JPPI Israeli Society Index

JPPI Israeli Society Index

JPPI’s Israeli Society Index is based on a monthly survey of a representative sample of Israelis — Jews and non-jews — who are asked about their positions on a variety of issues on the Israeli agenda.

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JPPI Israeli Society Index

Most Israelis feel that Israel should agree to the Biden cease-fire plan; confidence in the government and the IDF command echelon continues to drop.

To download the PDF version, click here.

Main Finding

The Jewish People Policy Institute’s monthly Israeli Society Index identifies a high level of concern among the general public regarding the state of social cohesion in Israel. Most of the public specifies “right-left” tension as an eroding factor affecting cohesion, but Arab Israelis attach greater importance to “Jewish-Arab” tension, and the secular public also attributes considerable importance to “religious-secular” tension.

The report has three main parts. The first deals with the war and its repercussions, the second with Israel’s relations with the rest of the world, and the third with Israeli and Jewish unity.

Additional Findings

  • Most Israelis feel that Israel should agree to the Biden cease-fire plan, because it is “good” (the position of most Arab Israelis), or “despite the fact that it is problematic” (the prevalent view among Jewish Israelis).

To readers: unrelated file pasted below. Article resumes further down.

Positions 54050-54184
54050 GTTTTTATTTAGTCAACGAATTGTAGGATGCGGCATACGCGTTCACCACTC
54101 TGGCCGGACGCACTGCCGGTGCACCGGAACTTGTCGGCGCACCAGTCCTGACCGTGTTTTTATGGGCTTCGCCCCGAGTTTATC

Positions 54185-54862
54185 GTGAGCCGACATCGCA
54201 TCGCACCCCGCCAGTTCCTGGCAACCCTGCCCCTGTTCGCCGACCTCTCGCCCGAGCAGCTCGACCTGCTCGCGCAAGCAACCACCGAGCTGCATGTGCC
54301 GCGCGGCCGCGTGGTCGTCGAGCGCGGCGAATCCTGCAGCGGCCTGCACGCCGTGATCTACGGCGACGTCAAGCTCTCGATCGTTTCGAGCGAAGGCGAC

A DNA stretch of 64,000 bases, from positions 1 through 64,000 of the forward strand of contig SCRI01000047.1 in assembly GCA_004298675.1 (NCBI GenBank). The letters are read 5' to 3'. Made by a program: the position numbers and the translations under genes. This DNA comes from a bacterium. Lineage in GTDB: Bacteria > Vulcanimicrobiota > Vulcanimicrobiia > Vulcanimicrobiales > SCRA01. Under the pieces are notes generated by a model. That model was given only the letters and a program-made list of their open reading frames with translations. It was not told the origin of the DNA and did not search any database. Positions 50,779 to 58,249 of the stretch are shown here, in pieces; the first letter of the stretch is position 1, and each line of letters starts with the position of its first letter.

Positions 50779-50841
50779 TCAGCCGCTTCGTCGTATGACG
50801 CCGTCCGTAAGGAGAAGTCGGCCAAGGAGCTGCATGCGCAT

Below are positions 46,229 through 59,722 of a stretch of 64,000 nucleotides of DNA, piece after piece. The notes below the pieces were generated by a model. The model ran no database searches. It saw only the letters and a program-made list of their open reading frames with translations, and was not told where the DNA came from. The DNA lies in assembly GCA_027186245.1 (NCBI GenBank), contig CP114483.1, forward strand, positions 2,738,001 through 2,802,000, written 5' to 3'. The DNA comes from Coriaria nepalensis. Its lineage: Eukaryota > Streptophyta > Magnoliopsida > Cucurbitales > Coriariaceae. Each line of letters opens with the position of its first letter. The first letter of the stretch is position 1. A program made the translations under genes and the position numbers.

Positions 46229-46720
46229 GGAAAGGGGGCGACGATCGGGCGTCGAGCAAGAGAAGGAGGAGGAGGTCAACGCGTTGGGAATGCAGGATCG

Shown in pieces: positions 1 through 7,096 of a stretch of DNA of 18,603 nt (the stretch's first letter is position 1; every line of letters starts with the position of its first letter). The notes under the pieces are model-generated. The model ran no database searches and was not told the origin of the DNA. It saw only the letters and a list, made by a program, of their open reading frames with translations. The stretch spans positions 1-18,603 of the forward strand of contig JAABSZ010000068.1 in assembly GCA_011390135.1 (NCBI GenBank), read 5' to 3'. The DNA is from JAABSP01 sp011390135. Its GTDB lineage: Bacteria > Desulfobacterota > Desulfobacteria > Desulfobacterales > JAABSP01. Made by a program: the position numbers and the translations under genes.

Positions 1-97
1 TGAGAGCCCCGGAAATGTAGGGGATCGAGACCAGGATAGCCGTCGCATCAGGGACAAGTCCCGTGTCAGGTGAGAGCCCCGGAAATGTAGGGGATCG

• The preferred option for the “day after” in Gaza: civil administration by Palestinian elements and Arab states with Israel responsible for security.
  • If an extreme paucity of options are available, most would prefer civil administration under the Palestinian Authority in Gaza (with Israel controlling security) over an Israeli civil administration there.
  • The proportion of Israelis expressing no confidence in the possibility of an Israeli victory in the war remains higher than the share of those who are confident that Israel will win.
  • Confidence in the government and the IDF command echelon continues to drop; trust in commanders is falling mainly on the political right; trust in the prime minister remains low.
  • A third of Jewish Israelis feel that Israel should attack “Hezbollah with full force as soon as possible” and not wait for the end of the campaign in the south.
  • Members of all ideological camps, except for those on the right, are concerned about the possibility that “Israel will become a pariah state among Western countries.”
  • The percentage of Jewish Israelis who feel that they have a “shared future” with Diaspora Jews has risen significantly.
  • Most Arab Israelis believe that the decision by the International Court of Justice against Israeli operations in Rafah stems from “concern for innocents,” while most Jewish Israelis believe the decision was rooted in anti-Israel/anti-Jewish bias.

The Ongoing War

JPPI’s June Israeli Society Index survey was conducted in the days following President Biden’s May 31 speech in which he laid out his proposal (presented as Israel’s proposal in negotiations) for a ceasefire agreement, the release of hostages – and, according to him, but contrary to Israeli assertions, an end to the war. A majority of the Israeli public accepts the Biden plan, albeit unenthusiastically. A quarter of Jewish Israelis (and a large majority of Arab Israelis) view the Biden proposal as a good one, and that it should be accepted.